This lesson incorporate Twitter’s Bootstrap framework into the sample application, adds custom styles, and fills in the layout with links to the pages created so far. Topics covered include partials, Rails routes, the asset pipeline, Sass, and refactoring tests using RSpec.
Lesson 6: Modeling Users
This lesson demonstrates how to create a data model for the site users that also stores the data. You learn how to implement data validations and add a secure password to allow login and authentication.
Lesson 7: Sign Up
The development of the sample app continues by giving users the ability to sign up for the site and create a user profile. You also learn how to make a signup form with error messages for invalid submission and implement successful user registration for valid submission.
Now that new users can sign up for the site, it's time to give them the ability to log in and log out. In this lesson, you learn how to implement the simplest fully functional login model, which keeps users logged in for one session at a time, automatically expiring the sessions when users close their browsers.
In this lesson, you build on the login system from Lesson 8 to add the ability to remember the users' login status even after they close their browsers. You also learn how to automatically remember users, and then how to optionally remember them based on the value of a remember-me checkbox.
In Lesson 10, you finished making a basic user resource together with the flexible authentication and authorization system. In this lesson and the next, you learn how to put the finishing touches on this system, starting with an account activation feature that verifies each new user's email address. This will involve creating a new resource, thereby giving you a chance to see further examples of controllers, routing, and database migrations. In the process, you also learn how to send email in Rails, both in development and in production.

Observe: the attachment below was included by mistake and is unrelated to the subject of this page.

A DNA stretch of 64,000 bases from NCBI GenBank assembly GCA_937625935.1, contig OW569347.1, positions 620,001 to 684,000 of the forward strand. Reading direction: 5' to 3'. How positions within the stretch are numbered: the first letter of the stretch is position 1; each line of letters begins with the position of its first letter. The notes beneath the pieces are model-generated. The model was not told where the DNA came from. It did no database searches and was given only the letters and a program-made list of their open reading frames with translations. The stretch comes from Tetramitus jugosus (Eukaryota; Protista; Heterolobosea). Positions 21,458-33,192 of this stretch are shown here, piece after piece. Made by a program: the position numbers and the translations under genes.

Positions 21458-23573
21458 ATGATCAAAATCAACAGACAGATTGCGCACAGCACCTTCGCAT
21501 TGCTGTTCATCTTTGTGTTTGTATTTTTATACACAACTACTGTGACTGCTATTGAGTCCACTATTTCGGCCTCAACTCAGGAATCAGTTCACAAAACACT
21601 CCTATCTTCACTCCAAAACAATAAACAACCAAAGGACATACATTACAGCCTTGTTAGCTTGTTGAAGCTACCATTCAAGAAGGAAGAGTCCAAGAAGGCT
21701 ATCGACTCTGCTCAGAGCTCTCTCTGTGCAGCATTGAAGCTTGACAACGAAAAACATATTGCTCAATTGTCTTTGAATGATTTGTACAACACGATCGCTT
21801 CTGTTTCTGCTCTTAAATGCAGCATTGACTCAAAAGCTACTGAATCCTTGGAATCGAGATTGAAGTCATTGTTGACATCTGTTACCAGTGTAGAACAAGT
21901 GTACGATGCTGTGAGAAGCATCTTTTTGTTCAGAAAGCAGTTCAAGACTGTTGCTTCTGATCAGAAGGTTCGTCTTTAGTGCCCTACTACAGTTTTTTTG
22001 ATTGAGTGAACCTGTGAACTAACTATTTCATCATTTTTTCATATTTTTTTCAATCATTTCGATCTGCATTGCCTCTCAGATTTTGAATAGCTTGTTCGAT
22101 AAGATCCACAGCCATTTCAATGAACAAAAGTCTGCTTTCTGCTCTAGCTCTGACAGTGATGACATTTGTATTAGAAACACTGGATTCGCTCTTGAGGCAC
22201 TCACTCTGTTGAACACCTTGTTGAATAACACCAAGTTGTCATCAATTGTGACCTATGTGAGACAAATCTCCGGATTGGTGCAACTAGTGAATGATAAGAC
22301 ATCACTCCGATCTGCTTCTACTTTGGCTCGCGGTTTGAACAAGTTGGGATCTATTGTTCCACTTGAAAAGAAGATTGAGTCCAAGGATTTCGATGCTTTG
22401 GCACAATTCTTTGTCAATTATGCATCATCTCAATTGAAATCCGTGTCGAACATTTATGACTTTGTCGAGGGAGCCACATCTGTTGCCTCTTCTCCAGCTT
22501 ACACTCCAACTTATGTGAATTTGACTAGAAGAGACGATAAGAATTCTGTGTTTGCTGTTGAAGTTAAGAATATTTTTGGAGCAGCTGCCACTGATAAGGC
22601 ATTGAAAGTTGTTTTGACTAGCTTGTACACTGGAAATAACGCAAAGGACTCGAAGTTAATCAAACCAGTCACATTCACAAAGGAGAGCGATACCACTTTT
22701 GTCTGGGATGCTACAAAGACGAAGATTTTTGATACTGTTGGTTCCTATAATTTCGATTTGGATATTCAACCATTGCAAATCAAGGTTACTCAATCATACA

In this lesson, you learn how to give users the ability to reset their passwords if they forget them. The implementation closely parallels the account activations from Lesson 11, providing yet another example of creating a Rails resource from scratch, as well as a second example of sending email in production.
Lesson 13: User Microposts
This lesson demonstrates how to make a data model for short posts (“microposts”), make a page to show a list of microposts, and implement a web interface to create and delete microposts. We then learn how to upload images and associate them to microposts, including image resizing, format validations, and production deployment using a cloud storage service (S3).
Lesson 14: Following Users
The final lesson completes the core sample application by adding a social layer for users to follow and unfollow other users. You learn how to make a data model between users, give users the capability to follow each other through the web, and create a status feed of the microposts from the users.